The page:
Thermal stress, both hot and cold, can significantly affect aquaculture and fisheries. In the future, it will be increasingly important to understand how wind patterns and surface warming from climate change affect upwelling along California’s coast, according to Walter.

Climatologists expect that 2023 will be the hottest year on record. Just a few weeks ago, on July 24, a water sensor 5-feet underwater at Manatee Bay, Florida, reached 101.1 degrees Fahrenheit —eclipsing the previous sea surface record of 99.7 degrees in Kuwait Bay, set in 2020. These temperature extremes cause detrimental impacts on marine ecosystems and ocean-related ecology. 

It has long been known that coastal upwelling — the wind-driven transport of deep, cold water into shallow areas along the coast — has a strong cooling effect on coastal waters, creating foggy marine layers and stimulating marine productivity. 

Thanks to upwelling, the researchers also found that California coastal marine environments generally aren't warming as much as other parts of the world.

"If we didn’t have upwelling along our coast, we’d see far more heat waves,” Walter said. “So, the upwelling is cooling down nearshore regions along the coast and causes the climate-induced warming signal to be more muted. This also provides a thermal refuge for marine organisms.”

Upwelling helps maintain healthy fisheries and robust marine life. The cold waters also help buffer against rising water temperatures frequently found farther from shore and in other locations around the world like Florida, which does not experience strong upwelling.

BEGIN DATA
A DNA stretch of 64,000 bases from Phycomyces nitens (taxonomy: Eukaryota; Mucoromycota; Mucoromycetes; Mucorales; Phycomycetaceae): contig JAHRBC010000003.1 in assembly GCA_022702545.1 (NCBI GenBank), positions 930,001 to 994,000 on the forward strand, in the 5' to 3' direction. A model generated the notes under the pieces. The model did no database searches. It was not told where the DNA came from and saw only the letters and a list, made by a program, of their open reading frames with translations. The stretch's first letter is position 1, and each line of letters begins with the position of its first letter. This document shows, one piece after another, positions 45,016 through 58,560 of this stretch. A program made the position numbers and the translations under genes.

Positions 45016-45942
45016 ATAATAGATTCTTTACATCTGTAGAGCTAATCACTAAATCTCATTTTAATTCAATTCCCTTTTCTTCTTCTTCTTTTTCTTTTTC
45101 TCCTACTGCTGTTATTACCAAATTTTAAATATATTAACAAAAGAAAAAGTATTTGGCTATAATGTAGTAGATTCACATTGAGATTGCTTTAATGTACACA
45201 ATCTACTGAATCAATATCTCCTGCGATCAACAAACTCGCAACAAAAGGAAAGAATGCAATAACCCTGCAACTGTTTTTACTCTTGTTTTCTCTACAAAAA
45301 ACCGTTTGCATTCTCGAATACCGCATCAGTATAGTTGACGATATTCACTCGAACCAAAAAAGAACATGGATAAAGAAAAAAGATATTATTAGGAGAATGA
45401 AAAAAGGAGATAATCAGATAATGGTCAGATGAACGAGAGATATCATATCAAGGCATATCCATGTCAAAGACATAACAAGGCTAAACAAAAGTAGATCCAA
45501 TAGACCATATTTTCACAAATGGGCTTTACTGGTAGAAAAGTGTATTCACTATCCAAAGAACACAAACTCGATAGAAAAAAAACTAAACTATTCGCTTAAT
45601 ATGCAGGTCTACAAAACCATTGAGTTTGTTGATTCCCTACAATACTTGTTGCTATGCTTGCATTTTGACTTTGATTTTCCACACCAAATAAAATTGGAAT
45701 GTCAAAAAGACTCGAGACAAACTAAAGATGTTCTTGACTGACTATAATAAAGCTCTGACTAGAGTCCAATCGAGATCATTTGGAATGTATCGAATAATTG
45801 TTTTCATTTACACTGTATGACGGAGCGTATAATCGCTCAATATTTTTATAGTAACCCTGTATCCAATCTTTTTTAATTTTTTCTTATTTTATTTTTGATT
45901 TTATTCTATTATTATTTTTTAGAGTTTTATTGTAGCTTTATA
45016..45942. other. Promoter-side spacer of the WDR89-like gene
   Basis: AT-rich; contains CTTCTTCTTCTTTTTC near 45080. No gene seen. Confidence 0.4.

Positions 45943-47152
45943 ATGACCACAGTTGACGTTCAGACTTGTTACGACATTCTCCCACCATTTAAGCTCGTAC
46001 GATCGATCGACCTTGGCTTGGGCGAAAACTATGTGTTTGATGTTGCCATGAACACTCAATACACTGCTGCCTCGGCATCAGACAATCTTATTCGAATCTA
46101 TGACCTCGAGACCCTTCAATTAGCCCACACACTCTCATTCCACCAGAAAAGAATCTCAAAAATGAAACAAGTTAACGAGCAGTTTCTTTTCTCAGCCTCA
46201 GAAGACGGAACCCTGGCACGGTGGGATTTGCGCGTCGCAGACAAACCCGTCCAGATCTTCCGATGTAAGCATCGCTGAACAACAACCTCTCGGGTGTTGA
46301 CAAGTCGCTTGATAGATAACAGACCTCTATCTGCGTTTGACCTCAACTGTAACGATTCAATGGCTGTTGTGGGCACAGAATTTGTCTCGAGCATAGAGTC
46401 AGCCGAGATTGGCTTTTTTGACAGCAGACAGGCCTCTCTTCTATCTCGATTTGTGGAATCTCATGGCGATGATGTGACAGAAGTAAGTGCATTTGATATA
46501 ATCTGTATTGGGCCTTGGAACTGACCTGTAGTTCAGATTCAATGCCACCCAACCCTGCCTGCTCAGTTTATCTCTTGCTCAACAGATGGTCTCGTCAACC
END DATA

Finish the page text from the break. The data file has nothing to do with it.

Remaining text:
“Upwelling systems in general are among the world’s most productive ecosystems, including many of the world’s fisheries and beautiful kelp forests,” Walter said. “Because the deep upwelled waters are cold, they help mitigate some of the warm water extremes. Additionally, these deep, cold waters are full of nutrients — and when they upwell, they effectively fertilize the surface of the ocean and lead to strong biological productivity.”

Cal Poly undergraduate physics senior Michael Dalsin served as the lead author along with co-authors Walter and Piero Mazzini, an assistant professor at the Virginia Institute of Marine Science.

“This study lays the foundation for understanding how temperature extremes in our ocean will respond to climate change,” said Dalsin, an undergraduate who has won multiple awards for his work on the study, including an American Meteorological Society (AMS) Student Award for his oral presentation at the organization’s 2023 annual meeting. He also presented the article's findings at the 2023 California State University Student Research Competition. 

“One fascinating aspect of our research is that we can predict the likelihood of one of these extreme marine events given the state of our ocean," Dalsin said. "The state of the ocean, as determined by large-scale climate modes and local-scale upwelling winds, could be used to forecast heat waves and cold spells in the future.”

The research was supported by the William and Linda Frost Fund in the Bailey College of Science and Mathematics.